According to Bureau of Labor Statistics (BLS) provisional estimates, in July 2003 the seasonally adjusted civilian labor force in Nevada numbered 1,112,200, with approximately 59,500 workers unemployed, yielding an unemployment rate of 5.4%, compared to the national average of 6.2% for the same period. Since the beginning of the BLS data series in 1978, the highest unemployment rate recorded was 11.6% in February 1983. The historical low was 3.7% in June 1978. In 2001, an estimated 8.3% of the labor force was employed in construction; 4.2% in manufacturing; 6.2% in transportation, communications, and public utilities; 18.5% in trade; 4.9% in finance, insurance, and real estate; 38.3% in services; 11.4% in government; and 1.4% in agriculture.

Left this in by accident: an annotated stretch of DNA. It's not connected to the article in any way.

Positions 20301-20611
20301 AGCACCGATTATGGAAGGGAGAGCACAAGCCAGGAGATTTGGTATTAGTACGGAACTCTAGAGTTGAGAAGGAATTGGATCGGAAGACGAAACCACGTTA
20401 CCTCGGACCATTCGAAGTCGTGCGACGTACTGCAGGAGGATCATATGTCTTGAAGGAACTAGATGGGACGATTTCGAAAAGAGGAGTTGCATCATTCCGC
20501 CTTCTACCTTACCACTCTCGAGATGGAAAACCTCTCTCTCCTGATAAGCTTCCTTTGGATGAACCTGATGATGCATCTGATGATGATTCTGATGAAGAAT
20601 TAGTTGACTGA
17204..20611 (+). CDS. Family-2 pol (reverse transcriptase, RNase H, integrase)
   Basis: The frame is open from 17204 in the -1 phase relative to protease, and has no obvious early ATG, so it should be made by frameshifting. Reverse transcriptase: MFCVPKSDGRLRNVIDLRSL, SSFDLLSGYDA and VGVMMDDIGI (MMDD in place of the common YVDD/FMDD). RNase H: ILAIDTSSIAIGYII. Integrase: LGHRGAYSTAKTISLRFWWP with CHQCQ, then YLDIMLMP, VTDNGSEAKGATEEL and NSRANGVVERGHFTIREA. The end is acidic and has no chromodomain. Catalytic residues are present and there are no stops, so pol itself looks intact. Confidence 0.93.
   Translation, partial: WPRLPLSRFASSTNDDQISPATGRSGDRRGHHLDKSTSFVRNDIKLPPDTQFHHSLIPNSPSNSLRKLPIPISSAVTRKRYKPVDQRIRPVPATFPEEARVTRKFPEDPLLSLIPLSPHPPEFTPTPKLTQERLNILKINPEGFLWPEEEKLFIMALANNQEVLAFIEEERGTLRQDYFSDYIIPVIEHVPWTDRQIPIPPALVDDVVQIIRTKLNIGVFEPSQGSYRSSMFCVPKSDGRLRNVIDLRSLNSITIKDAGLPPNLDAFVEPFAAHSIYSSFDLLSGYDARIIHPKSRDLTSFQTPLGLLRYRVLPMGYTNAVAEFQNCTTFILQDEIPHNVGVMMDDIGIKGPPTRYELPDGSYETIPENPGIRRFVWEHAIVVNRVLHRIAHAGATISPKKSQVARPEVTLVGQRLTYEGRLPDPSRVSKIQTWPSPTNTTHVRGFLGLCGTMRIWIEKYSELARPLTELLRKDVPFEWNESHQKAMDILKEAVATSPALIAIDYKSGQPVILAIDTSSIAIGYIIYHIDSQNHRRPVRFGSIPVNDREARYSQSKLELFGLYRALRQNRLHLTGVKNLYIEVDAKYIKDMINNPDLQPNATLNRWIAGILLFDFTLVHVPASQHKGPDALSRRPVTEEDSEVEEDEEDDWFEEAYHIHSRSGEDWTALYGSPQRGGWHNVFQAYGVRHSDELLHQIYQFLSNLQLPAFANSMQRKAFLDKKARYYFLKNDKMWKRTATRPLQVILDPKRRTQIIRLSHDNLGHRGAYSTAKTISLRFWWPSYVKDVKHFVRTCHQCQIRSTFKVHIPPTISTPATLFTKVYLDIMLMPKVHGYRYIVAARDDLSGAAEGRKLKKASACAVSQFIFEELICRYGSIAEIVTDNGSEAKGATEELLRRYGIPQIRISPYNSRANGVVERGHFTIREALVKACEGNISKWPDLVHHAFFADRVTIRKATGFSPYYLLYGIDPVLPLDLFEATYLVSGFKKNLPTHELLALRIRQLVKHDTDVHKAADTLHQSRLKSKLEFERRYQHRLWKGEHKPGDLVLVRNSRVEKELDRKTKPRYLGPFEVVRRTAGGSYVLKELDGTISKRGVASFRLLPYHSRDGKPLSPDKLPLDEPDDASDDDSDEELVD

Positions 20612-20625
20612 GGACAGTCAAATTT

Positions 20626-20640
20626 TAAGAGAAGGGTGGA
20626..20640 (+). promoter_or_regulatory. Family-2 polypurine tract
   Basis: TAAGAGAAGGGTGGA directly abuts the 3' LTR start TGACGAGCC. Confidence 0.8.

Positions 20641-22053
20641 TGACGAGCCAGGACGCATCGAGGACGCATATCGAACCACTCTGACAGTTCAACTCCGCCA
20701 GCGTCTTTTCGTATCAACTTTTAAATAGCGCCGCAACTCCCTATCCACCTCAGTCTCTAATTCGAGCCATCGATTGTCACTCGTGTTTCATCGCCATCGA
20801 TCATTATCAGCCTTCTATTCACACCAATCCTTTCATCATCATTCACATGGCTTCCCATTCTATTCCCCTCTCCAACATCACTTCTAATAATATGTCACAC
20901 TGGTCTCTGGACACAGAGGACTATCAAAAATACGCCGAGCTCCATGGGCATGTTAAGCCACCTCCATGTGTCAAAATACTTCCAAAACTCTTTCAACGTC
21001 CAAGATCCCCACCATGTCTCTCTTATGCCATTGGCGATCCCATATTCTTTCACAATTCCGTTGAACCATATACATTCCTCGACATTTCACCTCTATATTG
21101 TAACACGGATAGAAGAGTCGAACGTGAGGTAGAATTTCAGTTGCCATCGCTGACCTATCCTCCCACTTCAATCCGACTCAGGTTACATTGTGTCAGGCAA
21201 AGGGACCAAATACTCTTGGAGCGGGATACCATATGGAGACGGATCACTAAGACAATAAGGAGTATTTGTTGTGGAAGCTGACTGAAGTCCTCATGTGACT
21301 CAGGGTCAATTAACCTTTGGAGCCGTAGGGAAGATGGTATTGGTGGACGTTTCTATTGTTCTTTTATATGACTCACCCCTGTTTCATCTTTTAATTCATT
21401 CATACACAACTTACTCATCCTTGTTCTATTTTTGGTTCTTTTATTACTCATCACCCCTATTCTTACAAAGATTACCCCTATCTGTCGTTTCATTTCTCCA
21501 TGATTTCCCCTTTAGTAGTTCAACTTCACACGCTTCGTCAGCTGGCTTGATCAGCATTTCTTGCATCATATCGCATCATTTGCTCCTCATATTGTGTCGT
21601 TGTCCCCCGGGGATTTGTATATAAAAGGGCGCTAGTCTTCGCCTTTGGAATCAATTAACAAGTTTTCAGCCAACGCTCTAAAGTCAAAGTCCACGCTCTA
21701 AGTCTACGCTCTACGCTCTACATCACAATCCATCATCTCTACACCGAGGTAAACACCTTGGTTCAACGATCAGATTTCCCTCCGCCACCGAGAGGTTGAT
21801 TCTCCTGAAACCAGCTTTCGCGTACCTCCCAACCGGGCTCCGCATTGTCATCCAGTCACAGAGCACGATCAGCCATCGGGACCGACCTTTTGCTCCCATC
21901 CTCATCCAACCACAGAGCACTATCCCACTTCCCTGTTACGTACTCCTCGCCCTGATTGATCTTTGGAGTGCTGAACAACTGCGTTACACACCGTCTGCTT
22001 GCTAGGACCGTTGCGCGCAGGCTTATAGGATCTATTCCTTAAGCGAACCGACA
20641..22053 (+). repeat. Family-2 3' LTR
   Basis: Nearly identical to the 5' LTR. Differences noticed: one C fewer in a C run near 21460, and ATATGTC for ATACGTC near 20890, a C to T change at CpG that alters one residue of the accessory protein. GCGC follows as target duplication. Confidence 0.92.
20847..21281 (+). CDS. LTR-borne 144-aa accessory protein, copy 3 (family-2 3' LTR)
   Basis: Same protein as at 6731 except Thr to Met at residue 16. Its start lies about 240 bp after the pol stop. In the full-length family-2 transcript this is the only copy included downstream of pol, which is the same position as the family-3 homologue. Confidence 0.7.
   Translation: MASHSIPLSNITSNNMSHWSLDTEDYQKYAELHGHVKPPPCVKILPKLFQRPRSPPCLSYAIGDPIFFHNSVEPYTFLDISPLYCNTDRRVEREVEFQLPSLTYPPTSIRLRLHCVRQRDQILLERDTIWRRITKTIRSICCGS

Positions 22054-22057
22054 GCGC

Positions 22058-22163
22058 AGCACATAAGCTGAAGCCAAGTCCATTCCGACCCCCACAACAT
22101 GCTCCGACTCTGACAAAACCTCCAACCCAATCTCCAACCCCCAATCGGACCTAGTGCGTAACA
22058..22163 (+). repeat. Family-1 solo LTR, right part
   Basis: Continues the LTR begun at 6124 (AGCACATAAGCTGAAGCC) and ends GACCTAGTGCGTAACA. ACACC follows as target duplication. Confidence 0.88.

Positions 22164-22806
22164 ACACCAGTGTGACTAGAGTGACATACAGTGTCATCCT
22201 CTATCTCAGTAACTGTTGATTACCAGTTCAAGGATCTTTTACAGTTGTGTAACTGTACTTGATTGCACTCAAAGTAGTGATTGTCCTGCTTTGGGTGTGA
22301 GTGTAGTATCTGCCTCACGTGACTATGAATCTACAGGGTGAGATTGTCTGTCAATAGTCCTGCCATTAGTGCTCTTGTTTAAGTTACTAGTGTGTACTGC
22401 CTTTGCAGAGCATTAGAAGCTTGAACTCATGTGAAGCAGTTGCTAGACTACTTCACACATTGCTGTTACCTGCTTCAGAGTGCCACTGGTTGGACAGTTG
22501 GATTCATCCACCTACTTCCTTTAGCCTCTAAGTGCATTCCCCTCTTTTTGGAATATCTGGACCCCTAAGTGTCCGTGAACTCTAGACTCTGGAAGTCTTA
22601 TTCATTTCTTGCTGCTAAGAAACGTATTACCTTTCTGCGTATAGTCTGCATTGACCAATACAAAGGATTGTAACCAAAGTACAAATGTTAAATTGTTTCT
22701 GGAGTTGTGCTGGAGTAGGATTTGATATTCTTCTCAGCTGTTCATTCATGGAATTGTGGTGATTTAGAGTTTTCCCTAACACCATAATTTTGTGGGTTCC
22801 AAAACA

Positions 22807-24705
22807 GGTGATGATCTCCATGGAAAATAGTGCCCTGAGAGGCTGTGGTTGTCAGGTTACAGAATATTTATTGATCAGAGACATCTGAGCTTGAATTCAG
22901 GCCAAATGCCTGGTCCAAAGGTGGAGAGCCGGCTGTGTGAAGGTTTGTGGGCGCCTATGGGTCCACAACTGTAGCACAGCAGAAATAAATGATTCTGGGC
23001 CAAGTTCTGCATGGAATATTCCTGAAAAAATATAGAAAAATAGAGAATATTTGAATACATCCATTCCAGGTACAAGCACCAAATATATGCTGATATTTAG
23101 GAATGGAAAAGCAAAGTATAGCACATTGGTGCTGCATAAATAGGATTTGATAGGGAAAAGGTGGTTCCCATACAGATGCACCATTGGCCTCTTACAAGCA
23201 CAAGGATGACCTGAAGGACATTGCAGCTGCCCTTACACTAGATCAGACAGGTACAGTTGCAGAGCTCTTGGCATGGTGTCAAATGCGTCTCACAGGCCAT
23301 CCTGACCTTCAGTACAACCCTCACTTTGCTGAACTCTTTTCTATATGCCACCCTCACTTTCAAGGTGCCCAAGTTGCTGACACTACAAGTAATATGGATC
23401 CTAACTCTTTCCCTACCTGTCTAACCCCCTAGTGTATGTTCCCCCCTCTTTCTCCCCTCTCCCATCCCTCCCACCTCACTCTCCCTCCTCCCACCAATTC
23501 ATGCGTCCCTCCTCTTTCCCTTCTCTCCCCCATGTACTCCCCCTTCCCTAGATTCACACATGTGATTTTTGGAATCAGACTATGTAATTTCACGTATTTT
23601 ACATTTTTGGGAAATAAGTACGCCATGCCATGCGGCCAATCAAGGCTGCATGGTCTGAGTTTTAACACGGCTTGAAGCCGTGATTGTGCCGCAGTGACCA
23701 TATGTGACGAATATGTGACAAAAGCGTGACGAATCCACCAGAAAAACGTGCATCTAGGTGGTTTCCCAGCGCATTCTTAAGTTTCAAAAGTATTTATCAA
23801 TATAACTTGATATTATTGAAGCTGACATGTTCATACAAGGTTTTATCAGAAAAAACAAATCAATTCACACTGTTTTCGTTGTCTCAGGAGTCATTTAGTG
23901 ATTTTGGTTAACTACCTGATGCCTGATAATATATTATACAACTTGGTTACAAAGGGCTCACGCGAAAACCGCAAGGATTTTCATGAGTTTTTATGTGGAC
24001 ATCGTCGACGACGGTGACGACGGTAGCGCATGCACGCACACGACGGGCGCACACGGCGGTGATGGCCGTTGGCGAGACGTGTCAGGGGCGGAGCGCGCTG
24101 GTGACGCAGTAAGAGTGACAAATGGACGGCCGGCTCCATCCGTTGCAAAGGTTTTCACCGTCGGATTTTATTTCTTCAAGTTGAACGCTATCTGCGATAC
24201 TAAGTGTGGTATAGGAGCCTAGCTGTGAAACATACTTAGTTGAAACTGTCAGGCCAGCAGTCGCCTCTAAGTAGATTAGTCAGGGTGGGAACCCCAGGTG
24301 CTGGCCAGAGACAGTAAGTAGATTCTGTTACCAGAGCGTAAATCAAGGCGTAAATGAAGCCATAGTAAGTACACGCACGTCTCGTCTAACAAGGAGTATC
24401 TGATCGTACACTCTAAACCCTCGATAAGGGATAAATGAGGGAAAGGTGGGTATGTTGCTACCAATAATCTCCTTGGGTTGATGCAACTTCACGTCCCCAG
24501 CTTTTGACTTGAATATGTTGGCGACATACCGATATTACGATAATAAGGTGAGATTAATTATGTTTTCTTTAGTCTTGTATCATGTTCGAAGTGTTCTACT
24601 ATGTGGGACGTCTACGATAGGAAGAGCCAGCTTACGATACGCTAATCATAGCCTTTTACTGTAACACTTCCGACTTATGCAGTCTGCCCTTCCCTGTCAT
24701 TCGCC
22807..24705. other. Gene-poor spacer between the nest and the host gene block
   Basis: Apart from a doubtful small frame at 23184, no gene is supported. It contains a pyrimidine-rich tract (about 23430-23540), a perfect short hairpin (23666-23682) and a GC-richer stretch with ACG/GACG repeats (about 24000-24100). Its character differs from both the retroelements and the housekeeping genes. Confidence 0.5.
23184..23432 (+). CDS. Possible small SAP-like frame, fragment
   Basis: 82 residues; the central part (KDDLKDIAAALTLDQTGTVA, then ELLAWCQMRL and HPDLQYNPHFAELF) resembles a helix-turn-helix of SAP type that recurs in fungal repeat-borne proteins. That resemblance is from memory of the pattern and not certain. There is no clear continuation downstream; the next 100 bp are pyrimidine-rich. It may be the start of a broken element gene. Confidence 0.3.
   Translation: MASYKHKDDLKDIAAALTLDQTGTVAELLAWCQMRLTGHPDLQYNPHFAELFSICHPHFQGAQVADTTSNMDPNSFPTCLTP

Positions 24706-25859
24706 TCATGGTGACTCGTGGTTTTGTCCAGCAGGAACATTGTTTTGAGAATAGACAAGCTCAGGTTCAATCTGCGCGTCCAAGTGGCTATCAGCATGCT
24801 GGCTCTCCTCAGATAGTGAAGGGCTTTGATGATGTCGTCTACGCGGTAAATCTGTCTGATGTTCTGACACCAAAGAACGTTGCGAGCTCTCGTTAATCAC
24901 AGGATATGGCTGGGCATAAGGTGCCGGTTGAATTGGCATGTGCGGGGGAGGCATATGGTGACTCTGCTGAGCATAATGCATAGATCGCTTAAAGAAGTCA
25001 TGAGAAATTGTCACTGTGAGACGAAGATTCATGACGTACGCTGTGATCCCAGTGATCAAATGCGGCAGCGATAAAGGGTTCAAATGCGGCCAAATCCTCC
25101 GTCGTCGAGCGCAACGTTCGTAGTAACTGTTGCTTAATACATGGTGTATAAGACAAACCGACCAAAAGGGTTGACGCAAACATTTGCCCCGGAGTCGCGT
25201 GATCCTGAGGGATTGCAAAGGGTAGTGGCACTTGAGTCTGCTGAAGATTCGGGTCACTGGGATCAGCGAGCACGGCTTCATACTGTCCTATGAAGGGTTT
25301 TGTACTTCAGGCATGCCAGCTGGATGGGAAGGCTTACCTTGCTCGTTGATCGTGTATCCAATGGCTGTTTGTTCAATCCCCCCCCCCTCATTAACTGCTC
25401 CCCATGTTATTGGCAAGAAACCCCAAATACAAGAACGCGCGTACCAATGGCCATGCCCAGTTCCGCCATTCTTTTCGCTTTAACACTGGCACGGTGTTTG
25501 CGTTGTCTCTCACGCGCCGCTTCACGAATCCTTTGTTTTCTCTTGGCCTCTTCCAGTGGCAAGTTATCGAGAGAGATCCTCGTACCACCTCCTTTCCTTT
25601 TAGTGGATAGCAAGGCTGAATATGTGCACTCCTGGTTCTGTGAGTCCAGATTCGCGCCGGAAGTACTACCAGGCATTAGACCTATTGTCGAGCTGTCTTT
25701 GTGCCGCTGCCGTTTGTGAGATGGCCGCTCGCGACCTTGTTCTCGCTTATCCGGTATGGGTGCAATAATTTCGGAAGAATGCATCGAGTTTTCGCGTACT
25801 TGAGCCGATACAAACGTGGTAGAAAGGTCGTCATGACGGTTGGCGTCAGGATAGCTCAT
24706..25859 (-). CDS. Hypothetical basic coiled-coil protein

The US Department of Labor reported that in 2002, 147,000 of Nevada's 971,000 employed wage and salary workers were members of unions. This represented 15.2% of those so employed, down from 17.0% in 2001. The national average is 13.2%. In all, 162,000 workers (16.7%) were represented by unions. In addition to union members, this category includes workers who report no union affiliation but whose jobs are covered by a union contract. Nevada is one of 22 states with a right-to-work law.